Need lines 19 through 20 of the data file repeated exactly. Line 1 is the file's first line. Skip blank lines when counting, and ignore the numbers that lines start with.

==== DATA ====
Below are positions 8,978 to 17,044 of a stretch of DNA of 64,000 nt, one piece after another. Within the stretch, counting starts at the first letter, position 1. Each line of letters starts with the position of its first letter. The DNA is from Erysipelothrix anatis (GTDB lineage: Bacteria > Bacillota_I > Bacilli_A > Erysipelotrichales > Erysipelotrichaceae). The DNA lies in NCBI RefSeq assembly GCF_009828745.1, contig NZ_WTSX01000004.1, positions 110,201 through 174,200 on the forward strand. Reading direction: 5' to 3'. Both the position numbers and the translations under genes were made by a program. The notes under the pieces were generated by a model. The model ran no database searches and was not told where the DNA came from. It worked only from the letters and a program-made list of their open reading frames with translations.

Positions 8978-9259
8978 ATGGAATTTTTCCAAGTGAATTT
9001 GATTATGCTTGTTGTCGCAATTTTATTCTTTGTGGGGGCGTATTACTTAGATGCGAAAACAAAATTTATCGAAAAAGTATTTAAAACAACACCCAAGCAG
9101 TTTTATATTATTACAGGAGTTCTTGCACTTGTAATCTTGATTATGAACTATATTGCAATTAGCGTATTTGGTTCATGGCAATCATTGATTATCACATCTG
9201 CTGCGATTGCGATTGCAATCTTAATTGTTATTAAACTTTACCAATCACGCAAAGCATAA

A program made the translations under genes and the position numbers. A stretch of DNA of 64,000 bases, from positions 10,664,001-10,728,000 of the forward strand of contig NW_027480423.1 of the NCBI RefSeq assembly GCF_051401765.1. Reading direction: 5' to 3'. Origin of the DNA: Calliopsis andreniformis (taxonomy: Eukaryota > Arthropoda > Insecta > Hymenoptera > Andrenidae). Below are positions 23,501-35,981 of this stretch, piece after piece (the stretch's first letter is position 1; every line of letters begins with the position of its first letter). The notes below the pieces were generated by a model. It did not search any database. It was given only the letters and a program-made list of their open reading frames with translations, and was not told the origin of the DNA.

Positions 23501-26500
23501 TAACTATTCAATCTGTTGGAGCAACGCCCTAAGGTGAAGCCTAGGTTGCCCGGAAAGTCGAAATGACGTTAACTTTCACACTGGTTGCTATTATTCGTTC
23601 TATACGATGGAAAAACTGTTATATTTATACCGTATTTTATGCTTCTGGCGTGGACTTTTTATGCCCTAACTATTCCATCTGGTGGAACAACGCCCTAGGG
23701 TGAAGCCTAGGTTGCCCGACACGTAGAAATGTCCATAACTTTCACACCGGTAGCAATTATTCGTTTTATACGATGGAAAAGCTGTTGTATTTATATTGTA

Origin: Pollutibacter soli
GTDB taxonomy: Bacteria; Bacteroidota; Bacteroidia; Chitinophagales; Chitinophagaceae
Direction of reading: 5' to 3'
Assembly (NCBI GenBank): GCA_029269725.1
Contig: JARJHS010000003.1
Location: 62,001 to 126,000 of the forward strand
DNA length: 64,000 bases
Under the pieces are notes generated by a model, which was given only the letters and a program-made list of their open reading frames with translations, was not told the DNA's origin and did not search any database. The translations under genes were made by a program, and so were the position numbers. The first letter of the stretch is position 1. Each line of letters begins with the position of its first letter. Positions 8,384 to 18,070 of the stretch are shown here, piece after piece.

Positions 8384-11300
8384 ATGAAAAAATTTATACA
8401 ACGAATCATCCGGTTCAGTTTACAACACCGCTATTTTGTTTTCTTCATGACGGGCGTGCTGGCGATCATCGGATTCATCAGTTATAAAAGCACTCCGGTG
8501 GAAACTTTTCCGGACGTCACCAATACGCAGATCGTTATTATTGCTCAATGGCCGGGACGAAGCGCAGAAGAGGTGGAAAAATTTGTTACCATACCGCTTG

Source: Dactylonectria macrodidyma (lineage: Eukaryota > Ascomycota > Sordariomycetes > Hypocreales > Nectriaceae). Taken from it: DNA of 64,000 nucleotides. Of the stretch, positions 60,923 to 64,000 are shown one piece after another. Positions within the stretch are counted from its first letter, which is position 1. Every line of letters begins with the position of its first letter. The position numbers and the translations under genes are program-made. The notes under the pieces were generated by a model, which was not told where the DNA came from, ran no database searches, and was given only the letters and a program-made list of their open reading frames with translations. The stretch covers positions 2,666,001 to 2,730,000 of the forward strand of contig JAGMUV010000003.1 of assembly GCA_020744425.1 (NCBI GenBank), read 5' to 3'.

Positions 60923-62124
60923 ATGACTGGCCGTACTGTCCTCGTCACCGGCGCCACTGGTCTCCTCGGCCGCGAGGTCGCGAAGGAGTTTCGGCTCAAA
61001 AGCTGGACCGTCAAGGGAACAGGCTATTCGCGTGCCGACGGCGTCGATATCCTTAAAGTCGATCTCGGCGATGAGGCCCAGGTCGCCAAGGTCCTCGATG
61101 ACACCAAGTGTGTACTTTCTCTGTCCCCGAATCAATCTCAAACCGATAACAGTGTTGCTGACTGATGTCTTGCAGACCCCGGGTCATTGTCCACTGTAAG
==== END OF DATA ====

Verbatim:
Under the pieces are notes generated by a model, which was given only the letters and a program-made list of their open reading frames with translations, was not told the DNA's origin and did not search any database. The translations under genes were made by a program, and so were the position numbers. The first letter of the stretch is position 1. Each line of letters begins with the position of its first letter. Positions 8,384 to 18,070 of the stretch are shown here, piece after piece.

Positions 8384-11300